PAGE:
To summarize, the location of the persian tombs is known, there is no confirmed second entrance, either from the surface or through connecting tunnels
from other underground structures in the area. Today, the entrance is concealed by a small stone hut with an iron door.
It is sometimes stated that it would be possible to access the tombs by bribing a guard, however there are no reports from people who were able to do
so in recent times, most tourist information sites only giving a short notice that access is currently restricted for visitors, this has been the case
for the last several years. The interior is also confirmed fact, two chambers are empty with the third chamber containing the mystery.
- Size does matter.
Until information to the contrary surfaces, the size given for the shaft is: 20m deep (vertical) 1,4m x 1,5m wide. From the bottom end of the shaft,
two horizontal shafts leading to the east and to the west and after one (or resp. two) right-angle turns to the burial chambers (Pediese, Psamtik,
Djenhebu - from east to west).
The size given for the shaft to the western chamber is: 4m long, 1,50m high and 0,80m wide. The passage directly in front of the western chamber is
described to be made of limestone blocks with the door way made of large rectangular granite blocks. The sizes for the chamber itself are 3.5m high
(at the highest point), 5m long and 3m wide.
Inside, on the bottom of the chamber lies a so called anthropoid sarcophagus, the outer form directly carved into the bedrock and the inner basalt
sarcophagus seamlessly fitted into the form. Above it, today resting on six limestone pillars, sits a large granite monolith, which was originally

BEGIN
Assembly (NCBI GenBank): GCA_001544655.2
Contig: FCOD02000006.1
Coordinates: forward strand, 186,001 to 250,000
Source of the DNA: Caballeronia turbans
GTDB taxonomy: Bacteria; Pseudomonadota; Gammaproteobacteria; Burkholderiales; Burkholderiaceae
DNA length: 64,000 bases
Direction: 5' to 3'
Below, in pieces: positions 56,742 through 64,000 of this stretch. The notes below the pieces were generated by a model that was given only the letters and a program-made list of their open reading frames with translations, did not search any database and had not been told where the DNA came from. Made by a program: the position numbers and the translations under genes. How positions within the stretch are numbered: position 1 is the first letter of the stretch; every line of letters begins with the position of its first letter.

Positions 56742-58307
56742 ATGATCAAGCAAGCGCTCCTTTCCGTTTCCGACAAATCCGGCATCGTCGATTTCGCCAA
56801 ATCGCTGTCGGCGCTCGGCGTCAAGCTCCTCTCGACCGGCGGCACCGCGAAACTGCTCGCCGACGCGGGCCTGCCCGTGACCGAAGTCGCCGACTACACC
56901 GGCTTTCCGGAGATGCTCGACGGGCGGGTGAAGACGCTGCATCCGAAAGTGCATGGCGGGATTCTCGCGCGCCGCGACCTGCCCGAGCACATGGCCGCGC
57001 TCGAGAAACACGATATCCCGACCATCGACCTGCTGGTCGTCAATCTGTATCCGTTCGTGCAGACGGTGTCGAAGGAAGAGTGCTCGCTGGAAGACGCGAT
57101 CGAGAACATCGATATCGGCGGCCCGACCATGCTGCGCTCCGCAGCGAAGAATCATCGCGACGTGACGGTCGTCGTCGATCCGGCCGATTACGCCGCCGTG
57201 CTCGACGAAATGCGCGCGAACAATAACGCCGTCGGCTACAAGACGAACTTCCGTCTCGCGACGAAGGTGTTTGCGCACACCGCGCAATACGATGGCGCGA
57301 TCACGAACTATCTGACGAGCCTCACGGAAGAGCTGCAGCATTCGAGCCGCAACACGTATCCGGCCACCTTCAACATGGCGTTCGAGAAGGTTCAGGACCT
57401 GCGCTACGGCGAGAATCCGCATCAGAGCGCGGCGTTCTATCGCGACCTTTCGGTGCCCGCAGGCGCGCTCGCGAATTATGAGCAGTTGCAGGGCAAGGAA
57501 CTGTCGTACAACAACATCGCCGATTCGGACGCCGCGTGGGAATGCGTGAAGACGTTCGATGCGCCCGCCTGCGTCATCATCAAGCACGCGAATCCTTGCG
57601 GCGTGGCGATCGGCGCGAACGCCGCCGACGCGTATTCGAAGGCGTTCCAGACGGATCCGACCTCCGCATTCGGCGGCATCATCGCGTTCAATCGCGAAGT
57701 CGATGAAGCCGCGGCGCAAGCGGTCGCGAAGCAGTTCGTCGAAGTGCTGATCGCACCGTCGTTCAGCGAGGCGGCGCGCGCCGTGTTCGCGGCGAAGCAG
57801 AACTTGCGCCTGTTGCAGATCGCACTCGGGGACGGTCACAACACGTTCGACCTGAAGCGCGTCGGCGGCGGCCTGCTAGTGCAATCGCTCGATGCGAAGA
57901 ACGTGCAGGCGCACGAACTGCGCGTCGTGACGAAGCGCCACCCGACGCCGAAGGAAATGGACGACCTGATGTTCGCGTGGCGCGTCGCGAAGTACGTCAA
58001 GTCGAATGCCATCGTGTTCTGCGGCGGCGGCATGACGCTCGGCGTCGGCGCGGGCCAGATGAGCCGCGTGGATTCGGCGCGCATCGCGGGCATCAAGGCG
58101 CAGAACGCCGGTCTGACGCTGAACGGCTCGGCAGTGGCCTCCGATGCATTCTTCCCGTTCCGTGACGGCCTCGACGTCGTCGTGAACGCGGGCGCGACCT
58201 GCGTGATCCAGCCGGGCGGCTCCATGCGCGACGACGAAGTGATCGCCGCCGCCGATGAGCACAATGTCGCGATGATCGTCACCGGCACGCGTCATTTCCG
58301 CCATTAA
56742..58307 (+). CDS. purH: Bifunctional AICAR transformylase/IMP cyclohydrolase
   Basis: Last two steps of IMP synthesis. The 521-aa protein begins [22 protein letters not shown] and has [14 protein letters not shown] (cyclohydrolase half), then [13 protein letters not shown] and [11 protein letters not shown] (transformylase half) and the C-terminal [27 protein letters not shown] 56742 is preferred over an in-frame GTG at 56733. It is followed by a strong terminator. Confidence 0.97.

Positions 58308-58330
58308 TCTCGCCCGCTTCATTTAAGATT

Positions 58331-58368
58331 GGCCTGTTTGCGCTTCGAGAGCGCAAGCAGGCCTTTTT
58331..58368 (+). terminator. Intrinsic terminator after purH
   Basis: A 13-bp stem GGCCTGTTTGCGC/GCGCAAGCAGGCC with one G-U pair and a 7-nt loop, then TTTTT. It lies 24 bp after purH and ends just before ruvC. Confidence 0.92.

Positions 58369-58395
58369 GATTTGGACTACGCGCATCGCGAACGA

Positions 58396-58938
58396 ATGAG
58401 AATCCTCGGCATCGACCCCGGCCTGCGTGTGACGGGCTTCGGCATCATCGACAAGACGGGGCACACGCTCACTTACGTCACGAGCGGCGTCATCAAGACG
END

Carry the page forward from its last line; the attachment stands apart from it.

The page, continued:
lying directly on the bottom floor, on top of the sarcophagus.
Passage/shaft into the chamber
It is the existence of this monolith, inside the chamber what is making the persian tombs an unsolved mystery. If all the available information is
correct, it shouldn't be there, but it is.
Monolith, top view
The size of the monolith: 4m long - 2.5m wide - 1.25m high with an estimated weight of 37 tons. It is almost filling out the entire chamber from left
to right, but does not touch the wall on any point.
The only source confirming that it is most certainly (Assuan) rose granite, is a construction engineer who was able to visit the tombs in the late
90's. There is no other official record even discussing the existence of the stone, let alone providing any information about its substance or how it
got there. The only unofficial information from a local egyptologist is the statement that the stone's material is currently being tested (date
In northern Saqqara, south of the Pyramid of Unas, inside a tomb 20m deep underground, lies a 37 ton monolith made of a different material than the
surrounding bedrock, far to large to fit through the narrow entrance shafts (vertical and horizontal).
This mystery can be solved, if it turns out:
-There is another entrance leading directly into the chamber.
-The monolith is of the same material as the surrounding bedrock stone.
If any of the local expert can provide additional information, it would be highly appreciated.
When i try to fathom how the AE were able to do this:
I feel a bit like a toddler trying to solve this:
edit on 11-1-2013 by talklikeapirat because: rstw
edit on 11-1-2013 by talklikeapirat because: typ o